* Ex-dividends take around 20 points off index
* FTSE 100 down 0.7 pct, around 1-month low
* Chinese credit concerns hit mining stocks
By Sudip Kar-Gupta
LONDON, March 12 (Reuters) - Britain’s top equity index fell on Wednesday to hover around a one-month low as heightened concerns over the credit market in China, the world’s top metals consumer, hit the mining sector for the fourth straight session.
The blue-chip FTSE 100 index, which had already fallen in the last three sessions, was down by 0.7 percent, or 48.78 points, at 6,636.84 points in early session trading.
A host of companies, including major banks HSBC and Standard Chartered went ex-dividend on Wednesday.
Investors who buy a stock on or after its ex-dividend date are not entitled to the dividend payment, and the companies going ex-dividend had the technical impact of taking some 20 points off the FTSE 100 index.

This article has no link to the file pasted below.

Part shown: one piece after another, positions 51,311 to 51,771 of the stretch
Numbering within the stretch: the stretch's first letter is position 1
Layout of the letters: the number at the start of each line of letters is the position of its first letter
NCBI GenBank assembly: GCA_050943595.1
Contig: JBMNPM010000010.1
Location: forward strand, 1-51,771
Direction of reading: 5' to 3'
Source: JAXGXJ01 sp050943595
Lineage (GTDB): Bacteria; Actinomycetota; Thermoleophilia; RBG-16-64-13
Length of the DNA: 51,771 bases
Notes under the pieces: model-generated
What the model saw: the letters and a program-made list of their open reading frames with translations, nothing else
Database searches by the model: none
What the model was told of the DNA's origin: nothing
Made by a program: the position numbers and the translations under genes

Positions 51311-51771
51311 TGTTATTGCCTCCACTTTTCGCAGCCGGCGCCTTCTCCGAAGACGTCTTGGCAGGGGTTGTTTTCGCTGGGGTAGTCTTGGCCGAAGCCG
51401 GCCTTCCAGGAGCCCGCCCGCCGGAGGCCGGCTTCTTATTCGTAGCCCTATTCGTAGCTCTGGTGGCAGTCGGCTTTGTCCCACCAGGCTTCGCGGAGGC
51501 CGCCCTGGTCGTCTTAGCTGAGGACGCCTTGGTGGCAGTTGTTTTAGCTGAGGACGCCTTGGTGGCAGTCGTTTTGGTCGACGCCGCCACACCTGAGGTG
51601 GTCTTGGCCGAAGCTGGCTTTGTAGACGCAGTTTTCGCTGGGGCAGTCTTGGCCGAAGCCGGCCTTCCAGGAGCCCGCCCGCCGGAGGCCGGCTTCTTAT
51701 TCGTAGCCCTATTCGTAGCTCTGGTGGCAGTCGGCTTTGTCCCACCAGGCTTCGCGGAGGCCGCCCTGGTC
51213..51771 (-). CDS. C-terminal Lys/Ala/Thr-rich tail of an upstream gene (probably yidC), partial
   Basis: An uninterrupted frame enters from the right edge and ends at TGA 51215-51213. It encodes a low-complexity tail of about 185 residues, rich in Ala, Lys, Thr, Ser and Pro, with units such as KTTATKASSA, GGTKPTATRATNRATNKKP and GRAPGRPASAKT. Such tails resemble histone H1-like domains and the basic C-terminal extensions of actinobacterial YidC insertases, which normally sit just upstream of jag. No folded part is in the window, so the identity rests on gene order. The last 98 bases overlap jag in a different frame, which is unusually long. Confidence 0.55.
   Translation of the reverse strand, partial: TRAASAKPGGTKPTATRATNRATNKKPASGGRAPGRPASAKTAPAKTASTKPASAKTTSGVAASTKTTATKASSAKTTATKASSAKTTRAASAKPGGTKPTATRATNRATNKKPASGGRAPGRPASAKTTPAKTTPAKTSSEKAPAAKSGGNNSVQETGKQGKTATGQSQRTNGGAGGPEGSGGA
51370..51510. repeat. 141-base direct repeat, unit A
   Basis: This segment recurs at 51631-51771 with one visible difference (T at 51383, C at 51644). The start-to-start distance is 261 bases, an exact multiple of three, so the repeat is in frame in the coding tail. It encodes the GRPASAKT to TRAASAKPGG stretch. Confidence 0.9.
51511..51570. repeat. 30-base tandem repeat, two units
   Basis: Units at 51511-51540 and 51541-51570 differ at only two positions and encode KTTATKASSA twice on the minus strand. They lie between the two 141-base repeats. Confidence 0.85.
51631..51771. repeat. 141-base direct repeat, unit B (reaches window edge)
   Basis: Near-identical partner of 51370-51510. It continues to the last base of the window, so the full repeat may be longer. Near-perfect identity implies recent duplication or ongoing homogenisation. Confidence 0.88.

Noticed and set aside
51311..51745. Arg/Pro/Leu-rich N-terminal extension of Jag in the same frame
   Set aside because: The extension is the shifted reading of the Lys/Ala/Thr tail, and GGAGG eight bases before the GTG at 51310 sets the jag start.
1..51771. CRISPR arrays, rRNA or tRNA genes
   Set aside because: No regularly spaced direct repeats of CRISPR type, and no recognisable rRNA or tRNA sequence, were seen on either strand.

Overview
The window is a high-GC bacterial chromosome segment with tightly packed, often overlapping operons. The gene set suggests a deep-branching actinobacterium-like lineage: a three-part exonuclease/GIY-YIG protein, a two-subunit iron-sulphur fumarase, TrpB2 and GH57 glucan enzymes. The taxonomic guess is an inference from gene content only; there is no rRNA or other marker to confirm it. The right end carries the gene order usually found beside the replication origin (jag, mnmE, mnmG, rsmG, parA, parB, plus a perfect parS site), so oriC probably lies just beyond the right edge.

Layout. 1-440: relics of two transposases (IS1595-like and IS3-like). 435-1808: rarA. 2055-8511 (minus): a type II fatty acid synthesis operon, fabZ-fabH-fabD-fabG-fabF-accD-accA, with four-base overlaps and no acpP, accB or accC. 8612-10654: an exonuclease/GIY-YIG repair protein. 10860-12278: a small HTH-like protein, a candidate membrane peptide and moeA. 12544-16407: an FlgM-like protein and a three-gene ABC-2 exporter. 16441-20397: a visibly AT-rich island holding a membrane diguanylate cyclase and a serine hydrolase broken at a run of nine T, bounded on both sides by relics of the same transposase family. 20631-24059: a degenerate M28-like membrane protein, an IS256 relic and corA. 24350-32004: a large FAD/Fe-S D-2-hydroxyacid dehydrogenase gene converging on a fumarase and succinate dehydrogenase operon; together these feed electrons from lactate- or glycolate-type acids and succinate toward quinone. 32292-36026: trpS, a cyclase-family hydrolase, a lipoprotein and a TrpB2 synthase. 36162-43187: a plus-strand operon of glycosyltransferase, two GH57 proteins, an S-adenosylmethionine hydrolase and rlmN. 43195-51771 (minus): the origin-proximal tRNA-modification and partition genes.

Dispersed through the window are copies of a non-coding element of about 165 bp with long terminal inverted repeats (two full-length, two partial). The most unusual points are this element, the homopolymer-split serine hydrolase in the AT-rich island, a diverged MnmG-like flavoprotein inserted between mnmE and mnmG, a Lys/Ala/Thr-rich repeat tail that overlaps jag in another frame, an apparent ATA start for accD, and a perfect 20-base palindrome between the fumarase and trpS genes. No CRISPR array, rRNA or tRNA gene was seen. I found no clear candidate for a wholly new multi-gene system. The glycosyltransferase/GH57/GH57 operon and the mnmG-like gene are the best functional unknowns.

However, a fall in mining stocks also weighed on the market, with the FTSE 350 Mining Index declining for the fourth day in a row to trade 1.1 percent lower.
The sector was hit after the price of Shanghai copper fell by its five percent daily limit while the price of London copper hit a 44-month low on growing concerns about credit-linked defaults in China.
A bond default last week by a Chinese solar company reignited concerns about a possible economic slowdown in China, which in turn has hit metal prices and mining stocks.
“China steel rebar prices have reached new lows. We see this data as a reliable indicator of a potential softening in underlying demand for steel in China,” Morgan Stanley analysts wrote in a research note.
The FTSE 100 rose 14.4 percent in 2013 to record its best annual gain since 2009. It also reached peaks that marked its highest level in around 13 years in early January this year and in late May 2013 that were in the 6,867-6,875 point range.
Although the UK stock market has been propped up by a gradual recovery in the British economy, some traders expected the FTSE to remain under pressure in the near-term, with the index down 1.6 percent since the start of 2014.
“It looks like this correction is set to continue,” said Hantec Markets analyst Richard Perry, who said the FTSE could fall below the 6,600 point if it broke below the 6,608 point level, which marked an intraday low in February.